Notice how the frames shift to the left? This is what creates that animated effect. From this knowledge one should be able to easily create the third and fourth frames. (Cheat Sheet
if you can't figure it out.)
With all the frames correct and everything being okayed the background should now give the illusion of that of a waterfall. Congratulations! One has now created a successful palette animation. However the process in itself was fairly cumbersome, lengthily, and inefficient. The process can be shortened a fair amount to save time and rom space. The usage of this is done through the choosing of the other palette types, which will be explained in the next section.
7. Other Palette Types
Aside from a simple palette ExAnimation there are also eight other palette types that can be used in a level. The other eight are fairly simplistic in their usage and can easily save one time and rom space. The other eight ExAnimation types that one can choose from are as follows:
Palette + Working
- This is practically the same as the standard animation as previously explained however the difference is that the palette values are copied to the game's two inner copies in the RAM. As interesting as it is, this means that the SNES has to spend more time processing the data. This particular type would be useful if one is using a One Shot trigger and does not want the goal fade to revert the animated palettes to their original state. It could also be used in a manual frame trigger, so long as the animation is not continuos.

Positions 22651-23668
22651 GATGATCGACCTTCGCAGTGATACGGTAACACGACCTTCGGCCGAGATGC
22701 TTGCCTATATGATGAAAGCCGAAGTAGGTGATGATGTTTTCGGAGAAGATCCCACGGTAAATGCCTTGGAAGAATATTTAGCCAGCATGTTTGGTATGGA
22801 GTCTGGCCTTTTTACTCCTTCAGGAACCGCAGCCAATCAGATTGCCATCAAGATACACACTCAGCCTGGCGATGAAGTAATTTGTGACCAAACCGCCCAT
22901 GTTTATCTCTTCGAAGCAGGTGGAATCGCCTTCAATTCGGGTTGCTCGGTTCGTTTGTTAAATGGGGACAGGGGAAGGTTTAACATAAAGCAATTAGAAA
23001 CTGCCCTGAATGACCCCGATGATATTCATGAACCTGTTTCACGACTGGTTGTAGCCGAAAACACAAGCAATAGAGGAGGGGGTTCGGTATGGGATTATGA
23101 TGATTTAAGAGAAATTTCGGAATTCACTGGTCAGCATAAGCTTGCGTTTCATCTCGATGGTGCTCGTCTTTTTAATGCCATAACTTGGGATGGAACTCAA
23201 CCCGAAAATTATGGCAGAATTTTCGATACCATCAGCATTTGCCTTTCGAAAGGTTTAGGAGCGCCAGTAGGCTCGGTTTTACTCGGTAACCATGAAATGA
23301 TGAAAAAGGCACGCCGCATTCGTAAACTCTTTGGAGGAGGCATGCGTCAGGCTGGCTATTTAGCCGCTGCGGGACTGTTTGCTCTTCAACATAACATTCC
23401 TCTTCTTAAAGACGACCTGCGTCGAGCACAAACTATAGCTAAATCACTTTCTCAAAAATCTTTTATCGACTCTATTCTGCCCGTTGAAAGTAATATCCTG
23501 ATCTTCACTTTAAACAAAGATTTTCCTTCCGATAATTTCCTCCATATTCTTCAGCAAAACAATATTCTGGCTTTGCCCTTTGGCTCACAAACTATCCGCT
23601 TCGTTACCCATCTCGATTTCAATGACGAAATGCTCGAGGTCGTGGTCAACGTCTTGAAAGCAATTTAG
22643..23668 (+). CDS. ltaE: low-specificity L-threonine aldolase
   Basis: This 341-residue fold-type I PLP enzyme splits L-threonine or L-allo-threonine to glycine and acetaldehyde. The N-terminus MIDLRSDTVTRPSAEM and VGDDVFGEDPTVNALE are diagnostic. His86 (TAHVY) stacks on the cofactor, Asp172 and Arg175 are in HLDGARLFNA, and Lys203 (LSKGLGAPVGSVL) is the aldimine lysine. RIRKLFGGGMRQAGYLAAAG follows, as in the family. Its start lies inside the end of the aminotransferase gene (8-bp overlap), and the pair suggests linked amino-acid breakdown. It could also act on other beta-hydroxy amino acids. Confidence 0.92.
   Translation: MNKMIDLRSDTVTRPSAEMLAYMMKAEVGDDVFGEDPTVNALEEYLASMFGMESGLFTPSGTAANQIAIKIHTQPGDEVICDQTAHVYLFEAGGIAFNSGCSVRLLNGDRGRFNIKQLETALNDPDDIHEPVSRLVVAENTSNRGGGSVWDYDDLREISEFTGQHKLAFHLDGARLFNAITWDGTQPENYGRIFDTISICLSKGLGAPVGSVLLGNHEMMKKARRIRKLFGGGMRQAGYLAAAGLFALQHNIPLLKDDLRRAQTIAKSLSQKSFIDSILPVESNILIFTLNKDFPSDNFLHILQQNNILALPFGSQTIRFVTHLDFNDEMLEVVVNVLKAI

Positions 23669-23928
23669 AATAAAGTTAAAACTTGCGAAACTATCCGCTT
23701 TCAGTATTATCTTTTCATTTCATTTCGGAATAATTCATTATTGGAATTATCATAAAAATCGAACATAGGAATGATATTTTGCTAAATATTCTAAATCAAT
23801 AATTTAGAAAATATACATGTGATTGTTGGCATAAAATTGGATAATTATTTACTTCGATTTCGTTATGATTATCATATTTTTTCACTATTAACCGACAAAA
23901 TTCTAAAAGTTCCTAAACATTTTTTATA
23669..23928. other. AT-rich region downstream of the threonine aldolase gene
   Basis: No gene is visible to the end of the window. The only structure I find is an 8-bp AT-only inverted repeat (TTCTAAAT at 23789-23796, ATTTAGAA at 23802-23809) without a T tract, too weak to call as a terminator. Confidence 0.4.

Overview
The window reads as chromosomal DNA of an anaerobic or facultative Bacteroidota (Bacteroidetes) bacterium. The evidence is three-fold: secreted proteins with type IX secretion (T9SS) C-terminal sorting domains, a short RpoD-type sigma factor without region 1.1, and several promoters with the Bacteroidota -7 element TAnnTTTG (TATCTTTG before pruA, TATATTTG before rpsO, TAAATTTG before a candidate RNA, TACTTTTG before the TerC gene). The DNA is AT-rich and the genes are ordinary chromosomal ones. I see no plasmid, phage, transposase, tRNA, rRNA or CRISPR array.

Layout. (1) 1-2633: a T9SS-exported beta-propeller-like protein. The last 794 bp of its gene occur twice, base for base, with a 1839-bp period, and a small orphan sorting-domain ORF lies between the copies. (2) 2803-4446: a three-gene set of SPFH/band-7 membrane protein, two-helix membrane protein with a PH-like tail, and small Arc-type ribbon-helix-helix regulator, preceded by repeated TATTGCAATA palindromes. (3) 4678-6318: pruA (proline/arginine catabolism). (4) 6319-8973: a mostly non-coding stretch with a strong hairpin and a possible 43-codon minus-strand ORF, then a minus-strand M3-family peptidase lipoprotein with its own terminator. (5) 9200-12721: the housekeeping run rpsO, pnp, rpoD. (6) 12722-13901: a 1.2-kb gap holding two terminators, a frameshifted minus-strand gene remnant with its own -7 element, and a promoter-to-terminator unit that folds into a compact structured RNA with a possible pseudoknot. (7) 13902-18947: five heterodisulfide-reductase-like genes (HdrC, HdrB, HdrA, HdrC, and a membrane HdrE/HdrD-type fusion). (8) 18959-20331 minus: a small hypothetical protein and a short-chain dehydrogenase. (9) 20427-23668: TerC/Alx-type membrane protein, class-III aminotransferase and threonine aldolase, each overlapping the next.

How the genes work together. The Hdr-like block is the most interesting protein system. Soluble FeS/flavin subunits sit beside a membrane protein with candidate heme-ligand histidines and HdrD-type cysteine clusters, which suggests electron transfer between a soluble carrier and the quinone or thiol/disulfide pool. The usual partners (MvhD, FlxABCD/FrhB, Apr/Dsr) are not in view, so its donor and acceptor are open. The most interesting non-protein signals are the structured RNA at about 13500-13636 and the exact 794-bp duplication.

Palette + Working, Stop on Fade
- The same as the "Palette + Working" type however as the name implies, the animation will stop on the fade in/out when completing or exiting a level.
Palette Back Area Color
- Instead of animating a palette location, the back area palette is animated. In this way the Colors and Destination fields of the ExAnimation window are ignored.
Palette Back Area Color, Stop on Fade
- Similar to the "Palette Back Area Color" type however with the exception that the ExAnimation will stop on fade. Thus allowing the fade in/out routine to be properly executed.
Palette Rotate Left4